September 10, 2009

Things You Learn From Movies

I received this hilarious email from my dad in the morning, and I just had to share it with you. If you nodded vigorously and laughed at each point about Chinese and Indian movies, then you've definitely watched a lot of them. Well, I certainly did.


Things You Need to Know About Chinese Swordsman Movies

20090910 Chinese Movie

1. Being the hero's parents will always be unlucky and will usually be killed by enemies when the hero is young, and the hero will become an orphan.

2. When a man is wounded and dying, he always manage to catch his breath and speak a few sentences to reveal the killer before dropping his head and declared dead.

3. Skilled people are able to fly over roof tops, up trees and across distances without any sweat. But when travelling to towns and villages, they still have to walk or ride horses.

4. The heroes need not have to work for money, but will always have gold and silvers with them to pay for their dishes.

5. The heroes and villains will meet each other very often no matter how big the country is and no matter where they are.

6. Healing internal wounds in the body is as easy as sitting down cross-legged, palms on the knees and smoke coming out from the head.

7. They can keep a lot of stuff in their sleeves and waistband and never drop them (carrying especially lots of those gold and silver ingots)

Things You Would Never Know Without Indian Movies

20090910 Indian Movie

1. A man will show no pain while taking the most ferocious beating but will wince when a woman tries to cleanse his wounds.

2. The hero cannot fall in love with the heroine (vice versa) unless they first perform a dance number in the rain.

3. Once applied, make-up is permanent, in rain or in any other situation.

4. Two lovers can be dancing in the field and out of nowhere, 100 people will appear from god-knows-where and join them in the dance.

5. In the final scene, the hero will discover that the bad guy who he is up against is actually his brother and the maid who looked after him is his mother and the chief inspector is his father and the Judge is his uncle and so forth.

6. Key English words used in the movie (usually said out loud between sentences) are No Problem!, My God!, Get Out!, Shut-up!, Impossible!, Please forgive me!

7. They drop down on the ground and roll and roll while singing and come out with different clothing.

8. They can run around the coconut trees, singing, batting eyes-lid, throwing glances at each other and change clothes all at the same time without being out of breath.

September 09, 2009

Gifts From Past Loves

What do you do with gifts past loves gave you? Do you keep them? Chuck them if the relationship went so sour that you can't even bear the thought of keeping any remnants of that relationship in your life? What do you do when you see gifts that your partner's past loves gave him/her? Do you ask him/her to keep these items away, or do you throw them away yourself?

I pondered these questions for a long time. Even though I'm now married, and happily so, I admit that I still keep a box or two of items given by past boyfriends. I don't have them with me in Australia, but they're still in the cupboard tucked away in my room at my parents' house. I've had relationships that ended amicably, and also one that ended badly, but I still keep the items they gave me regardless. Should I have thrown them out? I didn't bring any into my marital home, of course. They belong to the life I left behind.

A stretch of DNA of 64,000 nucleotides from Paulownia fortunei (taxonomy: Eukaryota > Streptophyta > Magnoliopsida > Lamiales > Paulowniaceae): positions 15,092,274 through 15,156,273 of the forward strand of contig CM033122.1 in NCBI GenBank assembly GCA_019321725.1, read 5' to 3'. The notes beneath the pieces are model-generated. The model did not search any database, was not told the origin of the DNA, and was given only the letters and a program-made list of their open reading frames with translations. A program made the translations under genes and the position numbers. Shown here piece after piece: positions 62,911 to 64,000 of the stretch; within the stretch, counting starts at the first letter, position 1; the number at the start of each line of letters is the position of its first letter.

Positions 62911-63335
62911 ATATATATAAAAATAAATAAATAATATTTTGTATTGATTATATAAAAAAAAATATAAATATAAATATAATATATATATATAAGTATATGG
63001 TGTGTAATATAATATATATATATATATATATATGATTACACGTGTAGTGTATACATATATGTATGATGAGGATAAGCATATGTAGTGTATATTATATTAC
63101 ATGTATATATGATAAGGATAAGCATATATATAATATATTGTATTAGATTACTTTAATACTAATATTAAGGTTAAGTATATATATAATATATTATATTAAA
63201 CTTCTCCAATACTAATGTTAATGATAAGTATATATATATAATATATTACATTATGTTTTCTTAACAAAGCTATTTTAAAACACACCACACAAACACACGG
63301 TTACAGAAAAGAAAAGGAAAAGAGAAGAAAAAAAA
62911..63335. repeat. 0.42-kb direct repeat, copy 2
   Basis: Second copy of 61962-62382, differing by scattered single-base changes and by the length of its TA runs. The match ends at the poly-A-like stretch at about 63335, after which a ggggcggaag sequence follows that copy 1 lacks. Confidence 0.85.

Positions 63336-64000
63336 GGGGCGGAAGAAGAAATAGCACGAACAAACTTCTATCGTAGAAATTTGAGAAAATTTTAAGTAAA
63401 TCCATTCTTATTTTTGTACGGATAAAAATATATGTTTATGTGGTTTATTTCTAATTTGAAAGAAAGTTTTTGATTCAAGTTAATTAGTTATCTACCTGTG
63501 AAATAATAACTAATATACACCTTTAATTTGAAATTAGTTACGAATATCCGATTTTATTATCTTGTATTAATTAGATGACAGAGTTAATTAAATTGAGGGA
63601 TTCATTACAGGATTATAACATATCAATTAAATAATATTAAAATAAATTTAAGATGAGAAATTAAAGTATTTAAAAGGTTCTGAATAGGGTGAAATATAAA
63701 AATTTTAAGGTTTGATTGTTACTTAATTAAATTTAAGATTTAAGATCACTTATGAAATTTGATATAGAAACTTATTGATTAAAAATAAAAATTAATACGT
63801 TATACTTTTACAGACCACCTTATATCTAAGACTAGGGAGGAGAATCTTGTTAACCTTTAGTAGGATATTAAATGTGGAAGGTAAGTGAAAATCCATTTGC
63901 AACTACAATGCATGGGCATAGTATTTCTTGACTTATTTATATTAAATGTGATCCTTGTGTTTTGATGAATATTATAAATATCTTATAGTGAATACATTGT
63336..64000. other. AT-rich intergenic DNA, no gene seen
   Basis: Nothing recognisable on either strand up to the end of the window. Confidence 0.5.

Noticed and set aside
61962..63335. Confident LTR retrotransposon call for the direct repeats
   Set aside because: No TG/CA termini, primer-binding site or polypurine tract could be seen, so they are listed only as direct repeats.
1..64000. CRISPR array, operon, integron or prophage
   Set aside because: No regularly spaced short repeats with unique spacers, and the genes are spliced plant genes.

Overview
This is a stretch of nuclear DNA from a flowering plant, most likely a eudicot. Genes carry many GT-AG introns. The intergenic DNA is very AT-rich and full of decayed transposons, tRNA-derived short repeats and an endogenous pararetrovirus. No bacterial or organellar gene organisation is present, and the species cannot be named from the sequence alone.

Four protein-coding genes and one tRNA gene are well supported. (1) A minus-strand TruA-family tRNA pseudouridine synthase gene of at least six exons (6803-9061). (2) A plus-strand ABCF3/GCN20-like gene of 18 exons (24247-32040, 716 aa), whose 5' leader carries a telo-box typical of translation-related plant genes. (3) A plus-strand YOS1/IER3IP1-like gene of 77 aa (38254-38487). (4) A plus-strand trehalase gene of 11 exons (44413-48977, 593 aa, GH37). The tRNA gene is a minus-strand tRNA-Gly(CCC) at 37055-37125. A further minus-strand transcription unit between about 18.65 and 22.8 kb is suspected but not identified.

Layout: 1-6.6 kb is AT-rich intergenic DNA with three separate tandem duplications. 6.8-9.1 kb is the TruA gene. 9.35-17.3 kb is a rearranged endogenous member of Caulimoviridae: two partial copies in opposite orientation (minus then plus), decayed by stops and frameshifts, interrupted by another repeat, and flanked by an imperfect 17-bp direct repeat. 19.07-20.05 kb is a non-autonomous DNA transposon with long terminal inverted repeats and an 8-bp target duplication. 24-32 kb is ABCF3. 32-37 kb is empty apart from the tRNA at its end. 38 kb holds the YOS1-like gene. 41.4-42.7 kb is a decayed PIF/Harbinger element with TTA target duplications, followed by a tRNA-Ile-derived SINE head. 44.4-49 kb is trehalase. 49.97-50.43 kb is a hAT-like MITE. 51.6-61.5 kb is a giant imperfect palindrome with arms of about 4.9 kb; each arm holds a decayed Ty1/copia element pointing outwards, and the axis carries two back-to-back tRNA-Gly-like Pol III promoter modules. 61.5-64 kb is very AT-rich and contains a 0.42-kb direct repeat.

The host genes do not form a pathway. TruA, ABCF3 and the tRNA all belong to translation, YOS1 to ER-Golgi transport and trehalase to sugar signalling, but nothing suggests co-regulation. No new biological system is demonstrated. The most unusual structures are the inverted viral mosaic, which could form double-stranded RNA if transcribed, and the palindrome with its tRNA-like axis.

With the first boyfriend I had, believe it or not, I kept everything he gave me. Even though I do not display the framed photographs anymore, some of the items in the room are still there. That person was my first love, and was part of my life for over 5 years. I didn't see the need to have to remove them.

The next relationship bit the big one. After it was over, even though I didn't throw the items he gave me away, I stored them in a paper bag, and shoved it deep into my cupboard, so that I may never see them again. And for a long time I didn't even want to take them out.

Yesterday, I took out a photo frame that my husband once bought to keep a picture of himself with an ex-girlfriend. Back when I first asked him about the frame (a couple of years ago, methinks), why it was kept away and not used, he told me what it was used for. I felt a twinge inside, and it wasn't good. I was actually jealous of something which happened a long time ago, and that it was still there in the wardrobe. I felt as though its presence was mocking me. Tim would have chucked it if I wanted him to, but I simply told him to leave it alone. After all, it belonged to him, not me.

Back to yesterday. I finally took the photo frame out, and I felt nothing. In fact, all I saw was, simply, an unused frame. There was no twinge, no mocking. It was all in my head. Rather than putting it to waste, I printed out a photo of us, taken at Brighton Beach, put it in the frame, and placed it on my side table.

That was when I've made the decision, that when I return to Malaysia next, I shall finally take that paper bag out, and donate the items to charity. I don't need them taking up space in the cupboard anymore.

It felt really good.